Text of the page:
Now less than 100 points above the cutoff, is it possible that Kyle Busch misses the NASCAR Cup Series postseason?
Mark Kristl: With six races remaining in the regular season, all victors will make the playoffs. Kyle Busch’s odds of missing the playoffs, therefore, decrease if someone below the playoff cut line wins. That then would move the cut line, cutting into his margin above it. However, if no one below the cut line wins, Busch will make the playoffs.
Jared Haas: There is a possibility for everything, but Busch will make the postseason. He has scored 15 points or fewer in six of the first 20 races, or 30%. With only six races remaining, it averages out to about two races with a bad finish. Busch has a big enough lead to secure a spot in the playoffs. The No. 18 team should be cautious but not concerned about its chances. Collapses into the playoffs do happen, but major collapses, which the No. 18 would have to have to miss the playoffs, are rare.
Zach Gillispie: Yes. Two more DNFs for the two-time champion will put him right on the cutline. However, the chance of Busch not making the playoffs is slim, but it all depends on the drivers right around the cut line. If Tyler Reddick, William Byron and/or Matt DiBenedetto are able to turn up the wick in the coming weeks, we might see a No. 18 playoff absence.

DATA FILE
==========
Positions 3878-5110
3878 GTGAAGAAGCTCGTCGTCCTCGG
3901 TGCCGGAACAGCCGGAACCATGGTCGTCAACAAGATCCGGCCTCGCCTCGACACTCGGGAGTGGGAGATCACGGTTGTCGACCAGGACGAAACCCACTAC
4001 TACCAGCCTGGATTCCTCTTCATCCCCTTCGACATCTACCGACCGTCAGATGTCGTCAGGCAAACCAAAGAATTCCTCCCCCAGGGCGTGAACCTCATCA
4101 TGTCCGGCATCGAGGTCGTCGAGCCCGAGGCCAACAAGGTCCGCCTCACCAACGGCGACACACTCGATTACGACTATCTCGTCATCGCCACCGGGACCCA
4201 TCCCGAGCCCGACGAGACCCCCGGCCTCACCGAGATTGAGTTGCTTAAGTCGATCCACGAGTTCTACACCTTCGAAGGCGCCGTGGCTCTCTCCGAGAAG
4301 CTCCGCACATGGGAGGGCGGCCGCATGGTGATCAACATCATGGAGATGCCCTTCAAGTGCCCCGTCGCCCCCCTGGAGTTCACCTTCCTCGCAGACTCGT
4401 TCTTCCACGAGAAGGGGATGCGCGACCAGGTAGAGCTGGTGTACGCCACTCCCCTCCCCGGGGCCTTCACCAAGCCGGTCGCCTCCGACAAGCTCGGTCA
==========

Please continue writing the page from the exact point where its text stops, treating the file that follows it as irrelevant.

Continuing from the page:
Christian Koelle: No. In the six races remaining, there are only two races where someone outside the cutoff line could spoil the show, meaning four drivers will make it via points. Both Daytona International Speedway events (road course and superspeedway) have the potential to have new winners. Busch is the cream of the crop of the playoff drivers without a win, and he’ll never drop like a rock. The odds of him picking up a victory in the final six races is more than him falling out of the playoffs.
Should NASCAR change the way starting positions are determined — and if so, how?
Gillispie: The easiest way to fix the tiered-draw dilemma would be to bring back qualifying, which NASCAR has notably vetoed. With that off the table and several grumbling drivers still in tow, NASCAR has put itself in a box. As to what the solution is, it will still be another gimmick, since the sanctioning body has pretty much said it is going to determine the grid artificially. However, it is apparent the tiered draw has not been received well by the drivers, and the fans, too, seem to have mixed reactions. NASCAR can try to create a new method, but at what cost will it have for consistency’s sake and overall perception? The best advice for NASCAR would be to eat some crow and bring back standard qualifications.